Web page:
Vijender makes up for Akhil and Jitender’s losses (Boxing, Overall Lead)August 20th, 2008 - 11:24 pm ICT by IANS
Beijing, Aug 20 (IANS) Vijender Singh made up for the disappointment of Akhil Kumar and Jitender Kumar not making it to the medal round by ensuring at least the bronze by becoming the first Indian boxer to enter the Olympic semi-finals at the Beijing Games here Wednesday. A little over an hour after Jitender Kumar had fought valiantly but lost his flyweight quarter-final bout, his Bhiwani stable-mate Vijender pummelled Ecuadorian Carlos Gongora 9-4 to the to enter the semi-finals.
Vijender made sure India got first-ever boxing medal and also made it the first occasion that an Indian contingent will return home from an Olympic Games with more than two medals.
In the semi-finals, Vijender will clash with Cuban Emilio Correa Bayeaux, who edged out Uzbek Elshod Rasulov 9-7 on points and may well fancy his chances against the 23-year-old Cuban.
The other semi-final is between Alfonso Blanco Parra of Venezuela against Darren Sutherland of Ireland.
This weight category has already the 2007 World Champion Matvey Korobov of Russia being put out in the round of 16 by Artayev Bakhtiyar, a 2004 Athens Gold medallist in one category below (69 kg, welterweight). Bakhtiyar, who also won the 2007 World Championships bronze, himself lost in the quarters to James Degale of Britain 5-11.
Though Akhil Kumar lost in the bantamweight quarter-finals a day earlier, it is clear that Indian boxing has indeed come of age.
Three boxers in the quarter-finals and one of them making it to the semi-finals will indeed give not only Indian boxing a shot in the arm, but also Olympic sports in India.
After Vijender entered the semis, Jitender said: “We do have a medal from boxing, but with a little bit of luck we could have had three.” How true!
After Akhil’s loss when the absence of an alternate plan was most apparent the Indian boxing think-tank came out better prepared this time around. And the boxers showed they were well armed, too.
Both Jitender and Vijender scored well and used a lot of straight scoring punches, instead of playing to the gallery, attempting a knockout as Akhil tried Tuesday.
Both Jitender and Vijender defended when it was required and the later in particular kept a good tight guard, too, and did not give away needless points.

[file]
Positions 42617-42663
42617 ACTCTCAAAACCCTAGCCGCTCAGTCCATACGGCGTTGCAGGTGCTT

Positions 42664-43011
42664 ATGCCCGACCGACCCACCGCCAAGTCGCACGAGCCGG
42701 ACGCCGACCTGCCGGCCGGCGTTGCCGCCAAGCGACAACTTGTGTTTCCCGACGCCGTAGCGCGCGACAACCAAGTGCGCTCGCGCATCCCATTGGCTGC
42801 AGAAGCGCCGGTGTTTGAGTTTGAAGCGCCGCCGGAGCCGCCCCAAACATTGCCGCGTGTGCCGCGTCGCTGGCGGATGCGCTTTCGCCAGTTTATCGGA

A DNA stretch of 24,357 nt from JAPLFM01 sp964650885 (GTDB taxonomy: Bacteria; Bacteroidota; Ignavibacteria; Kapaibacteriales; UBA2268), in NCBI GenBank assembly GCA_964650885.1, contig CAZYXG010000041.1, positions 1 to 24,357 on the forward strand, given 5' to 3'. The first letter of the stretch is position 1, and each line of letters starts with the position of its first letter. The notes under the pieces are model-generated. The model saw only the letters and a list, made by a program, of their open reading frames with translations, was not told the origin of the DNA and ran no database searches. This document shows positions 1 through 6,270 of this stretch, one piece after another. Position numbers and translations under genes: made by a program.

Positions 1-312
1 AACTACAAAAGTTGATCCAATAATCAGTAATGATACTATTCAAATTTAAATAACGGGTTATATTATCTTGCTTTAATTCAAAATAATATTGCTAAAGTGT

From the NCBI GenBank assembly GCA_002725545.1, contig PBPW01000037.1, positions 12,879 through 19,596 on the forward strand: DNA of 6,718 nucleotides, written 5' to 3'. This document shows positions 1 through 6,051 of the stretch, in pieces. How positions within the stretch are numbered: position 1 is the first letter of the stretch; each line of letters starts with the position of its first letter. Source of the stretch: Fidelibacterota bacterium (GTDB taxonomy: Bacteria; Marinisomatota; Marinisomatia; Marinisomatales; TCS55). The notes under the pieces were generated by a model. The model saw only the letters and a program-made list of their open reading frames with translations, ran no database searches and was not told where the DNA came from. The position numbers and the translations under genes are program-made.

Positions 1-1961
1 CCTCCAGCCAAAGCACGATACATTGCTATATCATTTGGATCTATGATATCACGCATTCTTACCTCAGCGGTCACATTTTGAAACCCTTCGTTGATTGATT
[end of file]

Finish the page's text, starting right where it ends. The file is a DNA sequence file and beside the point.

“I can make it to the finals,” said an excited Vijender, who then added that he wanted to make up for the disappointment of Akhil Kumar and Jitender Kumar.
“I knew there was no point in taking chances and we had a strategy for the bout. Now we will plan our semi-final also. Akhil and my coaches will help me and we will work together, just as we have all this time,” he added.
Jitender had earlier in the evening lost 11-15 to Russian Georgy Balakshin in a high-scoring fight.
Vijender, whose Grecian featrures have attracted some international fashion magazines to do photo-features on him, won each of his four rounds. He took more than a minute to get onto the scoreboard with his first scoring punch, a right upper cut, but then added one more in the round to go 2-0 up.
Vijender used his left-handed jabs and powerful uppercuts to open up Gongora’s defence.
In the second round, Vijender first kept Gongora, the Copa Romana champion, at bay for the first minute and then picked his third point. It was then that the Ecuadorian managed his first point. Thus far, he kept trying to find space, but Vijender did a great job of combining good defence with attacking, something which Akhil had failed to do.
Even Jitender at times seemed to leave his guard open and allow a few points to slip away.
When the second round ended, Vijender was 4-2 up and into the third, he built on that in style and made it 7-2.
In the final round, the Indian was smart not to allow Gongora close and protected his lead, which was smart strategy. He finally won 9-4 and threw his arms up in jubilation at the end of the fight.
Against Balakshin, a three-time European champion, Jitender did hold his own for a large part of the bout. The Indian lost the first round 1-2, but was then level 5-5 in the second round, at the end of which the Russian was ahead only by a thin margin 8-7.
It was the third round, which made the crucial difference. A 6-2 score for Balakshin opened a huge gap and that ultimately meant Jitender went into the final round at 14-9.
Despite a valiant attempt the Indian boxer managed only two points and the Russian picked one more for a 15-11 verdict.
Jitender had not disgraced himself. “I gave it all, but it was not to be. I am still proud of the way we fought.”
Nothing could be truer and as later Vijender showed the boxers had indeed worked as a team.